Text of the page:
Date of Award
Master of Science (MS)
Mathematics and Statistics
COVID-19 pandemic, a highly infectious disease, has led to unprecedented health and socio-economic crisis worldwide. Accompanied by COVID-19 and its vaccination is an overabundance of misinformation promoting unhealthy practices among individuals. We propose a stratified SIS model incorporating an evolutionary game theoretical framework to help understand the simultaneous progression of pandemic and infodemic when vaccination is available. We consider two domains, disease and information domain, and assume that the information domain consists of the good and bad-behaving individuals. We assume that only the infected individuals with bad information can produce secondary cases of the infection. Findings indicate that the weight of good information does not significantly change the system's dynamics. Instead, it changes the system's stability with low risk requiring a higher weight of good information to arrive at a stable solution of lower infection and higher vaccination. Further, we found that we have an epidemic without misinformation management.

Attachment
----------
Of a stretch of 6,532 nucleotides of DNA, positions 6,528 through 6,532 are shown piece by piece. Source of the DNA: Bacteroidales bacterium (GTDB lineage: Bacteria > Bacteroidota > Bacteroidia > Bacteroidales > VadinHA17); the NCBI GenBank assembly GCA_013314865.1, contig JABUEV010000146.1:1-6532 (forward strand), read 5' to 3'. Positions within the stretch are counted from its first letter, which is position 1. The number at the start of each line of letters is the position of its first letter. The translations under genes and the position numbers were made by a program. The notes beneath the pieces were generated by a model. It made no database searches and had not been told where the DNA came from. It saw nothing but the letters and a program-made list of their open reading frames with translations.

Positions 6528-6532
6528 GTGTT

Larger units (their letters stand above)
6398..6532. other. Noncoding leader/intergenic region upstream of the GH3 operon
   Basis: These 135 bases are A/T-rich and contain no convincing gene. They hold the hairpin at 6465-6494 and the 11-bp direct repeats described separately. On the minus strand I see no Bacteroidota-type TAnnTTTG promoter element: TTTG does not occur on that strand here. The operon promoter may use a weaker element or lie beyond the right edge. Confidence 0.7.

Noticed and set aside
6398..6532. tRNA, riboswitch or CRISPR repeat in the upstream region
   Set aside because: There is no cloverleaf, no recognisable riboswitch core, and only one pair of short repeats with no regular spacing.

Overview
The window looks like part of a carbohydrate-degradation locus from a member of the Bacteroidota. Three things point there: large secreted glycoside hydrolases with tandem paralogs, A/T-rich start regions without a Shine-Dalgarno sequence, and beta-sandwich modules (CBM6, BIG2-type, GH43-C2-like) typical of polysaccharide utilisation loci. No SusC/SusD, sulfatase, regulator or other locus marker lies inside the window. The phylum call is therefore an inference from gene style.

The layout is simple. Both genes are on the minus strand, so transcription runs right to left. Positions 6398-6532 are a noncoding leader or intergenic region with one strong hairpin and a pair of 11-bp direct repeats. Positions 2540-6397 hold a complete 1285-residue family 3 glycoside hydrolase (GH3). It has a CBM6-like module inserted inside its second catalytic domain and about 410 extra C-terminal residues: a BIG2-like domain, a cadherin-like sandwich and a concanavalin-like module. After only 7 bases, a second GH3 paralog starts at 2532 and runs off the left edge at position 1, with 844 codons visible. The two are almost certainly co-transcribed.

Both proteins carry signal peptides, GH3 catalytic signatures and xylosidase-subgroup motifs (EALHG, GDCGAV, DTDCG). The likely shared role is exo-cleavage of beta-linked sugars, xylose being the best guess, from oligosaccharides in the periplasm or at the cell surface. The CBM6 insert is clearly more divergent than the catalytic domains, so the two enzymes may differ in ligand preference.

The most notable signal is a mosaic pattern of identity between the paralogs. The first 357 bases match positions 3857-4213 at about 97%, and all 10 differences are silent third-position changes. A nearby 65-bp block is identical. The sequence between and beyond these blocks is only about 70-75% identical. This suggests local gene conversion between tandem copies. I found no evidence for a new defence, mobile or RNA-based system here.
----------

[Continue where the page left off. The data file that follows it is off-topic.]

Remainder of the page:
Owoeye, Seyifunmi Michael, "Epidemiological Game-theory Dynamics of the co-evolution of Infodemic and Pandemic with Vaccination." Thesis, Georgia State University, 2022.
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